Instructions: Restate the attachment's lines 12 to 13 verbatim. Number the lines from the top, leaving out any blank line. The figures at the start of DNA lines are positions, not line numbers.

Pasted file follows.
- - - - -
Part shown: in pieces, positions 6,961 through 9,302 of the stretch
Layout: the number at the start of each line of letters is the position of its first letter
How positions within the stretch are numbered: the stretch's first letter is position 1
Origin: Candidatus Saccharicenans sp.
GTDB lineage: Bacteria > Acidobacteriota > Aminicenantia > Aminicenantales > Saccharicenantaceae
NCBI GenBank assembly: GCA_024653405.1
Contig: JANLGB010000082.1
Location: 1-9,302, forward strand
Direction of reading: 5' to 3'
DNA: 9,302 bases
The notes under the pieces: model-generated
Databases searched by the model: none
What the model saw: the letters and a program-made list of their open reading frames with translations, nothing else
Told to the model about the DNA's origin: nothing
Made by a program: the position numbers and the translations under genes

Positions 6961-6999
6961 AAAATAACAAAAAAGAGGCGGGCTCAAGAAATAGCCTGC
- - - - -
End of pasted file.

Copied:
Databases searched by the model: none
What the model saw: the letters and a program-made list of their open reading frames with translations, nothing else